Long overdue update on my Nikon D80

You may recall that I received a loaner Nikon D80 from Nikon earlier this year, part of their “Picture This” campaign. Absolutely no conditions were placed on the loan – it was an opportunity to put a sophisticated camera in the hands of a decidedly unsophisticated photographer. And I’ve pretty well lived up to that lack of structure – what with an acquisition, a sudden move, and untold upheaval, I’ve been a pretty poor test case. That said, some of my pictures from the past four or five months are on Flickr, and I uploaded a bunch last week. I’m excited about next week, when Robin and I (and the kids) will head to Yosemite for a short vacation to celebrate our 10th anniversary. I’ll have a ton of good pictures to share from that trip…

Before getting into my thoughts on the camera so far, one thing that is unique for me that I think added immeasurably to my early experience with the camera had nothing to do with the camera: the Flickr group that 25 of us joined to exchange ideas, answer questions, and showcase our favorite pictures so far. More than any other aspect of this experiment, this was a revolutionary process for me: instead of experiencing the camera in a vacuum, I had access to a similarly situated group of camera users (mostly enthusiasts, but all of different abilities) who had an interest in helping each other out.

The only other time I experienced anything remotely like this was a (short-lived? I don’t know) experiment Gateway tried 15 years ago with their phone support line. Callers were put into a party-line phone queue, so instead of listening to hold music, as many as 5 of us would be connected to a tech at once. The result wasn’t the cacophony you’d expect, it instead led to a number of people connecting – and helping – independent of the tech. It was fascinating.

Back to the Nikon. Whether or not it was Nikon’s goal (or their PR firm, MWW group, who’s organizing this project), it seems to me that this could be a huge step forward in creating and cultivating passionate users. Think of it as communities developing around the products you love – you get to meet others who can help, suggest hacks, or offer critiques/praise on techniques as you ramp up. In the first month or two, I didn’t feel like I was playing with a camera so much as I was joining a community: and that was incredible. (Then I went radio silent, and am only just now emerging… sorry guys!) I have no idea if Nikon plans to expand this – the Flickr group was, I believe, started independent of Nikon or MWW and may have been a happy accident – but if they’re looking for feedback as a result of this experiment, let me be clear: this had a huge, positive impact on my ability to get value from the camera. More like this, please.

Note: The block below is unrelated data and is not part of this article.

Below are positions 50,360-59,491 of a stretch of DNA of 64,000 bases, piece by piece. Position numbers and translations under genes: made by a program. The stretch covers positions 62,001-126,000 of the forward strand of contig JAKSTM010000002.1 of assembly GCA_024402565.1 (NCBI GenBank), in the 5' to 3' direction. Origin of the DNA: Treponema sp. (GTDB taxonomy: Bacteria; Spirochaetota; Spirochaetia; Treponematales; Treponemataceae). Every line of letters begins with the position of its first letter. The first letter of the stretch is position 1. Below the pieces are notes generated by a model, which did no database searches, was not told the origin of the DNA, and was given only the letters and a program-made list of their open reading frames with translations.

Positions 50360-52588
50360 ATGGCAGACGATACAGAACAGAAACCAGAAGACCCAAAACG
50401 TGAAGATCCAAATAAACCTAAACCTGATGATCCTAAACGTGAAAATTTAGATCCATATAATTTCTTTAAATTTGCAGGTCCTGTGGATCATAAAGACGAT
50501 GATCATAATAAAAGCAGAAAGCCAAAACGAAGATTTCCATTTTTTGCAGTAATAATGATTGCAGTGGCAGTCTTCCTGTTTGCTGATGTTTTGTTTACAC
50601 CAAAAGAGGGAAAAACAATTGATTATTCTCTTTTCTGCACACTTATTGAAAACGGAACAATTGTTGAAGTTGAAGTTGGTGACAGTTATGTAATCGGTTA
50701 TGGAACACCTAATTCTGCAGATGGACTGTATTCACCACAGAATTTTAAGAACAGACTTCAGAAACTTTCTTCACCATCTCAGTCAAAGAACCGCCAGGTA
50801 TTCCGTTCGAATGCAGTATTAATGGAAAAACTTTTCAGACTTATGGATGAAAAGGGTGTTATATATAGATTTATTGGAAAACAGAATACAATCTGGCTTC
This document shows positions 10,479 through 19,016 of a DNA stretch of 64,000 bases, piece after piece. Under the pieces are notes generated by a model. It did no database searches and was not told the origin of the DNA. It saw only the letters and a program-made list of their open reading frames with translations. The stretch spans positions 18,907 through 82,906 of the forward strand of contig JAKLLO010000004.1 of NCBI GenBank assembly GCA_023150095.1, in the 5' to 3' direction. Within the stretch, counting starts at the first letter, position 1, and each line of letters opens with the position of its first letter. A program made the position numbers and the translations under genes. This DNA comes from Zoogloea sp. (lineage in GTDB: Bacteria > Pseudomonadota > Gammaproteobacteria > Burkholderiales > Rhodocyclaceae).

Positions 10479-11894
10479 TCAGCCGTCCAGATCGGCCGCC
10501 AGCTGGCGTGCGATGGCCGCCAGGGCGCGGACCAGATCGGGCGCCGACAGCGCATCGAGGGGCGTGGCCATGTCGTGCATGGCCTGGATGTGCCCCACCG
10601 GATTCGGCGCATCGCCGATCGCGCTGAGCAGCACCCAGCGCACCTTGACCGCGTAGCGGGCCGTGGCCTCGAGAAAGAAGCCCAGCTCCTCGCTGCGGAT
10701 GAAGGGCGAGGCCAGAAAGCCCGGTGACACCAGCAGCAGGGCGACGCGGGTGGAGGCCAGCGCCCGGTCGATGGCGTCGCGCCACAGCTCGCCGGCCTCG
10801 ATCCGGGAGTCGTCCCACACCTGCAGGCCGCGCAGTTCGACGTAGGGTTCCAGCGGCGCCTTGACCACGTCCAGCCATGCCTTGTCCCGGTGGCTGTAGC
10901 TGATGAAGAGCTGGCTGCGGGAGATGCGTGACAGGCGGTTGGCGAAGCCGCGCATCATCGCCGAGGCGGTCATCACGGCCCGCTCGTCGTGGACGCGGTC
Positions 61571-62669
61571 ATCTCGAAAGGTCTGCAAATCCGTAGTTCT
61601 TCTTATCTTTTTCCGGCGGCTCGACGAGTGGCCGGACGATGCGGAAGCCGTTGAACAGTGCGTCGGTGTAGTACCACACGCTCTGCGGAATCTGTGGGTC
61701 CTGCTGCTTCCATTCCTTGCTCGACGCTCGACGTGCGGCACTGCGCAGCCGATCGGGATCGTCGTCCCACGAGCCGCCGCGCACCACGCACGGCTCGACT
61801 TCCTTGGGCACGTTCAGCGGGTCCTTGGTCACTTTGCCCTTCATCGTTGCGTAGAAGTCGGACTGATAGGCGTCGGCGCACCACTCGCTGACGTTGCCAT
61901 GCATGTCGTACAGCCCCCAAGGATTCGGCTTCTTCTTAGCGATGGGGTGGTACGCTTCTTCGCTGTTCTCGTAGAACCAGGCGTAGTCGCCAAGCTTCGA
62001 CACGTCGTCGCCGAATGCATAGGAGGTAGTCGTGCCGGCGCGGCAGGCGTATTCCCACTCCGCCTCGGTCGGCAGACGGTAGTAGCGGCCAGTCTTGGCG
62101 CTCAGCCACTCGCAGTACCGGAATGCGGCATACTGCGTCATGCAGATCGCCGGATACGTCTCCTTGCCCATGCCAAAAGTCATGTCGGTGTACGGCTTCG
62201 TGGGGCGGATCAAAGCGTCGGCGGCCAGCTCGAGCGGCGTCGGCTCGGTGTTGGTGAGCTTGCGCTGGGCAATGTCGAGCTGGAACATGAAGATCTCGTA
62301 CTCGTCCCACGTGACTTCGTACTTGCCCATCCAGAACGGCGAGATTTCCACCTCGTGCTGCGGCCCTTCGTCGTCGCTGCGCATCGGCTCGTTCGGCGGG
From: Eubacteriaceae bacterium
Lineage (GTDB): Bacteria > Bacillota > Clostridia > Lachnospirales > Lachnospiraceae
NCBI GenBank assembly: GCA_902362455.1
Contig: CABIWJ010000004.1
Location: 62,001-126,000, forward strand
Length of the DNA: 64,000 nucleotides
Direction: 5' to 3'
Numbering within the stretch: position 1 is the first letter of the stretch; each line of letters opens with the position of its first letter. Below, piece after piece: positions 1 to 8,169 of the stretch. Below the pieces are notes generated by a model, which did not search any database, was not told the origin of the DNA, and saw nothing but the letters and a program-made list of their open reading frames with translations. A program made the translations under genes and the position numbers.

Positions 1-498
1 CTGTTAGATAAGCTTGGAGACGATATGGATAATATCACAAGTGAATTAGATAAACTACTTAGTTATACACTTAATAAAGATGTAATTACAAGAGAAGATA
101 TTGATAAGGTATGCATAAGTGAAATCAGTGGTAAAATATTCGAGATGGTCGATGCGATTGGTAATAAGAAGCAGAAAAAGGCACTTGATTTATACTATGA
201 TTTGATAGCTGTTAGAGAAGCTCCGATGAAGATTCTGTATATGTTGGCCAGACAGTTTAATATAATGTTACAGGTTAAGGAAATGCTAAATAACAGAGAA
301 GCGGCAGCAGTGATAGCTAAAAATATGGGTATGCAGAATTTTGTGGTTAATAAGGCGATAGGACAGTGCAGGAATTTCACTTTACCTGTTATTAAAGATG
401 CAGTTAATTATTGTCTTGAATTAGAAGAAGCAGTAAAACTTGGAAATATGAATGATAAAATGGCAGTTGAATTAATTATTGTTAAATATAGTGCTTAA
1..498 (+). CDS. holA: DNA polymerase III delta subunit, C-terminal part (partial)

Back to the camera. As you may remember, I received a D50 just months prior to this as a Christmas present – so I was already familiar with the Nikon DSLR in general. Moving to the D80 was easy: much like buying an Acura after owning a Honda, it felt familiar while also being obviously “upgraded”. The first thing I noticed was the lens: the 18-135mm lens really made a difference: In the months I’ve owned the camera, I’ve never once felt the need to use the 55-200 I had for the D50. 135mm is plenty for most zoom situations, and the quality of the optics, not to mention the convenience of not having to change lenses, made it an easy choice to leave the lens in the bag.

The camera feels wonderful in your hands – if you’re looking for a point-and-shoot this isn’t your gig – and the start-up time and focus are nearly instantaneous. As another project participant noted over the summer, it’s impossible to take a bad picture. But as you get more advanced in learning the ins and outs of the camera, it’s also possible to take some really remarkable shots.

I’ve kept a set at Flickr of my favorites, and all of the recent additions are taken with the D80. In particular, here are some of the pictures from our recent trip to Mt. Shasta that I consider to be above-average, thanks in large part to the camera and its capabilities:

At Mt. Lassen Volcanic National Park.

Mt. Shasta

Sunset, driving away from Mt. Lassen Volcanic National Park

There are others in the Favorites set, feel free to poke around there if you’re curious.

Is the camera worth the price? I can clearly see the advantages of this camera over my D50 – the enhanced image finder with 11 auto-focus zones (versus the 5 in the D50), the higher resolution (10.2 megapixels vs. 6.1) and the better lens all result in superior photos. It’s not cheap – the camera today would cost you about $1100 – but if I were in the market for a superior camera without paying the exorbitant prices for a true “pro”-level camera, this would be what I’d buy. I’m probably a year or more away from outgrowing my D50, and the D80 would give me more room to grow.

I’m re-reading the Learning Digital Photography book before heading to Yosemite, and will post those pictures when we’ve returned. I’ll update the site with additional observations about the camera once I’ve done that.

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